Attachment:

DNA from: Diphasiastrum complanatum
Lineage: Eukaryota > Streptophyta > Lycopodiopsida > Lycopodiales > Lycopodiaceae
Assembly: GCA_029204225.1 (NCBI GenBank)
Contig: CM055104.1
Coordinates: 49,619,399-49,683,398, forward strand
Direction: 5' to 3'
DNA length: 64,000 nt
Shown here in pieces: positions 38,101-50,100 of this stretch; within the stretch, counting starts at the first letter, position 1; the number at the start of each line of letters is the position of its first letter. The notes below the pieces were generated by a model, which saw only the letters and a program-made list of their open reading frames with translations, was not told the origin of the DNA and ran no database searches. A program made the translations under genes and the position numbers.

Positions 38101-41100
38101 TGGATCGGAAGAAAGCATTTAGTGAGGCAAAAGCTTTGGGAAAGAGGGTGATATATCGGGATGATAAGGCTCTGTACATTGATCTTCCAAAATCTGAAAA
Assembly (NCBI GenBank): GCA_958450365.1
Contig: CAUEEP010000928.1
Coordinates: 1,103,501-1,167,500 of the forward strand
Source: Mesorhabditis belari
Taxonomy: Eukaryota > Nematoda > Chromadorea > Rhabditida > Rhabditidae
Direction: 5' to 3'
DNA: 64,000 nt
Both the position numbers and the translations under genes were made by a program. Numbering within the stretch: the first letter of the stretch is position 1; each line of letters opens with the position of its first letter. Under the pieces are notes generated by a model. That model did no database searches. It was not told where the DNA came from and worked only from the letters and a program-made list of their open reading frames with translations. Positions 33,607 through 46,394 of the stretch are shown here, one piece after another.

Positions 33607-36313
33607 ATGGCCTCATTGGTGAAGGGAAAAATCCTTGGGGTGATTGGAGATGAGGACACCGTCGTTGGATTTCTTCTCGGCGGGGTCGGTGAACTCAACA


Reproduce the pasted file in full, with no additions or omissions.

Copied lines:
DNA from: Diphasiastrum complanatum
Lineage: Eukaryota > Streptophyta > Lycopodiopsida > Lycopodiales > Lycopodiaceae
Assembly: GCA_029204225.1 (NCBI GenBank)
Contig: CM055104.1
Coordinates: 49,619,399-49,683,398, forward strand
Direction: 5' to 3'
DNA length: 64,000 nt
Shown here in pieces: positions 38,101-50,100 of this stretch; within the stretch, counting starts at the first letter, position 1; the number at the start of each line of letters is the position of its first letter. The notes below the pieces were generated by a model, which saw only the letters and a program-made list of their open reading frames with translations, was not told the origin of the DNA and ran no database searches. A program made the translations under genes and the position numbers.

Positions 38101-41100
38101 TGGATCGGAAGAAAGCATTTAGTGAGGCAAAAGCTTTGGGAAAGAGGGTGATATATCGGGATGATAAGGCTCTGTACATTGATCTTCCAAAATCTGAAAA
Assembly (NCBI GenBank): GCA_958450365.1
Contig: CAUEEP010000928.1
Coordinates: 1,103,501-1,167,500 of the forward strand
Source: Mesorhabditis belari
Taxonomy: Eukaryota > Nematoda > Chromadorea > Rhabditida > Rhabditidae
Direction: 5' to 3'
DNA: 64,000 nt
Both the position numbers and the translations under genes were made by a program. Numbering within the stretch: the first letter of the stretch is position 1; each line of letters opens with the position of its first letter. Under the pieces are notes generated by a model. That model did no database searches. It was not told where the DNA came from and worked only from the letters and a program-made list of their open reading frames with translations. Positions 33,607 through 46,394 of the stretch are shown here, one piece after another.

Positions 33607-36313
33607 ATGGCCTCATTGGTGAAGGGAAAAATCCTTGGGGTGATTGGAGATGAGGACACCGTCGTTGGATTTCTTCTCGGCGGGGTCGGTGAACTCAACA